To See Tukaram, Shakespeare Came Over


Vindā Karandikar


Govind Vināyak Karandikar (August 23, 1918 – March 14, 2010) ,was born at Dhalval village in the present-day Sindhudurg district of

Maharashtra.Better known as Vindā Karandikar, he  was a well-known Marathi poet and writer. He was also an essayist, literary critic, and atranslator.Experimentation has been a feature of Karandikar's Marathi poems. He also translated his own poems in English.He translated Poetics of Aristotle and King Lear of Shakespeare in Marathi. He was conferred with 39th Jnanpith Award in 2003, which is the highest literary award  in  India.  He  also  received

Keshavasut Prize, Soviet Land Nehru Literary Award, Kabir Samman and the Sahitya Akademi Fellowship.



Sanjay Pendse 

    Tukaram is to Marathi, what Shakespeare is to English, said  Dilip Chitre(1938-2009). Chitre's  contemporary (alias G.V.) Karandikar actually conjured up a meeting between Shakespeare and Tukaram, in a poem, “To See Tukaram, Shakespeare Came Over”.

    Up above in the heavens, perhaps, Shakespeare comes calling on Tukaram, the great 17th century poet-saint.The two hug one another. Tukaram hails Shakespeare for completely capturing the earthly human experience. The Bard laments though that he missed Vitthala (or the Divine) referred to in the poem as “that which you saw, on the brick!”.

    Tukaram replies in a lighter vein that there is nothing to lament for the pursuit of the Divine wrecked his own earthly experience.  Words are vain after all, and each path has its own thorns, Tukaram adds. As the twain proceed again on their own paths, the Divine can’t but help wonder at the two of His greatest creations.


   Sanjay Pendse is Pune-based freelance  journalist. Sanjay wrote on cultural affairs for the Times of India, Pune, from 1997 to 2006. He also topped a nation-wide course on environmental  journalism conducted by the BBC World Trust on behalf of the European Environment Commission.

To See Tukaram, Shakespeare Came Over

To See Tukaram, Shakespeare Came Over

To See Tukaram, Shakespeare Came Over;
the meeting took place, in the shop.

Both met each other, in a deep embrace,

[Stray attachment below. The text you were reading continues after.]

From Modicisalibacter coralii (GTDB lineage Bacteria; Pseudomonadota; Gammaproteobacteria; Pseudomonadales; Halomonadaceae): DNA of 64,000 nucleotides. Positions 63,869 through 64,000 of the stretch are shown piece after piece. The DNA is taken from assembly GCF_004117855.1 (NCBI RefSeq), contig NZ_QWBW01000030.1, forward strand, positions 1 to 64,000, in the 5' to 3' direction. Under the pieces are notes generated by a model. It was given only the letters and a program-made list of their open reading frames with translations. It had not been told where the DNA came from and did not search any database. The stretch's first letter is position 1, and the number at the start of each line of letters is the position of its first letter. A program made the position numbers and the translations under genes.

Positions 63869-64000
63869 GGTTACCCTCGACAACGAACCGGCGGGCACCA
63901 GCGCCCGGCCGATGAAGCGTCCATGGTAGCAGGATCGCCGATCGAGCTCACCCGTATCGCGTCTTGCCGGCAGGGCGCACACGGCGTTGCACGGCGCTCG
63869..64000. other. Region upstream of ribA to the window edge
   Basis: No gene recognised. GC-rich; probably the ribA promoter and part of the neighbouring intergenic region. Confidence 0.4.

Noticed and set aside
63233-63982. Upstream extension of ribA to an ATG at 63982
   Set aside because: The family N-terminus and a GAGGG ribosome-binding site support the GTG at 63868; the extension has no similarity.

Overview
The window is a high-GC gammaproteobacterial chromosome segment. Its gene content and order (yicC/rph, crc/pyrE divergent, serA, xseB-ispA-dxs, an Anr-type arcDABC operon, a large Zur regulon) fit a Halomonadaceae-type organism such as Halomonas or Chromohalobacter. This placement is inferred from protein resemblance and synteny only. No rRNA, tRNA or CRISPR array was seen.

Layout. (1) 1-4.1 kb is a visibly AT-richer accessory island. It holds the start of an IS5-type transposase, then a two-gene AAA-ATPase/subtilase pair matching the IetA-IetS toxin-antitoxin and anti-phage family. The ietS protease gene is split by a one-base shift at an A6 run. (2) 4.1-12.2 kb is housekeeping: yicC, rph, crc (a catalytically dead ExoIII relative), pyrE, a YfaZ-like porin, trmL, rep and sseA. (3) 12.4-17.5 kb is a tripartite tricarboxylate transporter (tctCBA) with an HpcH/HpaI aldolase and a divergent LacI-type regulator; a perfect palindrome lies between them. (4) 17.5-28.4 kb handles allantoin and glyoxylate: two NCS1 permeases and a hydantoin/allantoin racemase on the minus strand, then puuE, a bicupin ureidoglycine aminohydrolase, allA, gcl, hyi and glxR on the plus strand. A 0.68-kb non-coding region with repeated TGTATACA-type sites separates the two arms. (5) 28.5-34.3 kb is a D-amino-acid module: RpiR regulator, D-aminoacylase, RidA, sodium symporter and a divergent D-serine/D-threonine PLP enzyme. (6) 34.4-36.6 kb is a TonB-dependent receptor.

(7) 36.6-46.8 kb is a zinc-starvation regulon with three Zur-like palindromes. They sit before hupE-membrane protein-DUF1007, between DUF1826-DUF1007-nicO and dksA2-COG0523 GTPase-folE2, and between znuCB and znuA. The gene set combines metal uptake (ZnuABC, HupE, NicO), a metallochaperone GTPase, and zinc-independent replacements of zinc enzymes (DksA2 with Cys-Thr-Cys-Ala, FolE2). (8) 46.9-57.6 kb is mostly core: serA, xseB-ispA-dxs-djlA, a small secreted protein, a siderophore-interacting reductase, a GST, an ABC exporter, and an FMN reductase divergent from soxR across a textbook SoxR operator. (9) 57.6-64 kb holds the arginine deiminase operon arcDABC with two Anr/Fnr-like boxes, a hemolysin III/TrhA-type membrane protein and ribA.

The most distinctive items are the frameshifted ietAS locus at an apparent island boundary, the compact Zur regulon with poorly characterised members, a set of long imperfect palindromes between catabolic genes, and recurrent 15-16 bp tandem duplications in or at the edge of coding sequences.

passing everything, from bosom to bosom.

Tuka said, “O Will,your work is great;
the whole of earthly life, you have depicted.”

Shakespeare said, “No, that is left out;
that which you saw, on the brick!”

Tuka said, “O my boy, it's good, you left that out;
that has cracked, my family life.
Vitthal is subtle; his ways are inscrutable;
my slate remains blank, in spite of writing!”

Shakespeare said,“Why!, Because of your words,
that ‘Inexpressible’ itself, played in the soil ”

Tuka said, “My friend, in vain is all word-play.
Everyone has to go, his separate way.
On different ways, there are different thorns;
but along with the thorns, one meets Him again.
...Now, listen, listen, there tolls the temple bell;
the shrew at home : is waiting...”

Both went their ways, in different directions;
The sky couldn't check, its wonder!

The Sacred Heresy:  Selected poems of Vinda Karandikar ;
translated from the Marathi by G.V. Karandikar ;
edited by Dilip Chitre
by Vinda Karandikar
Sahitya Akademi Publication.
First published in 1998.

Excerpts from the Introduction - The Sacred Heresy

      Vinda Karandikar is one of the major Marathi and Indian poets of the twentieth century and yet, as in the case of many other equally eminent writers of our time, it is extremely difficult to place his work in a historic perspective. The chief reason for this difficulty is the ongoing conflict between what, in cliched terms, is known as the tradition, and modernity. In the Indian situation, neither 'tradition' nor 'modernity' can be used in the singular. Since the nineteenth century, there have been ruptures in cultural continuity and explosions of mutation in our literatures that seem mind-boggling. It is not a simple case of a cultural conflict between the East and the West. For few serious and preceptive observers would consider either the East or the West monolithic. What we are looking at is a literary awakening that has no parallel in our cultural history except the emergence of the Bhakti era, at different times, from the deep South up Northwards in a wave that could compare in its trasformative sweep with the European renaissance.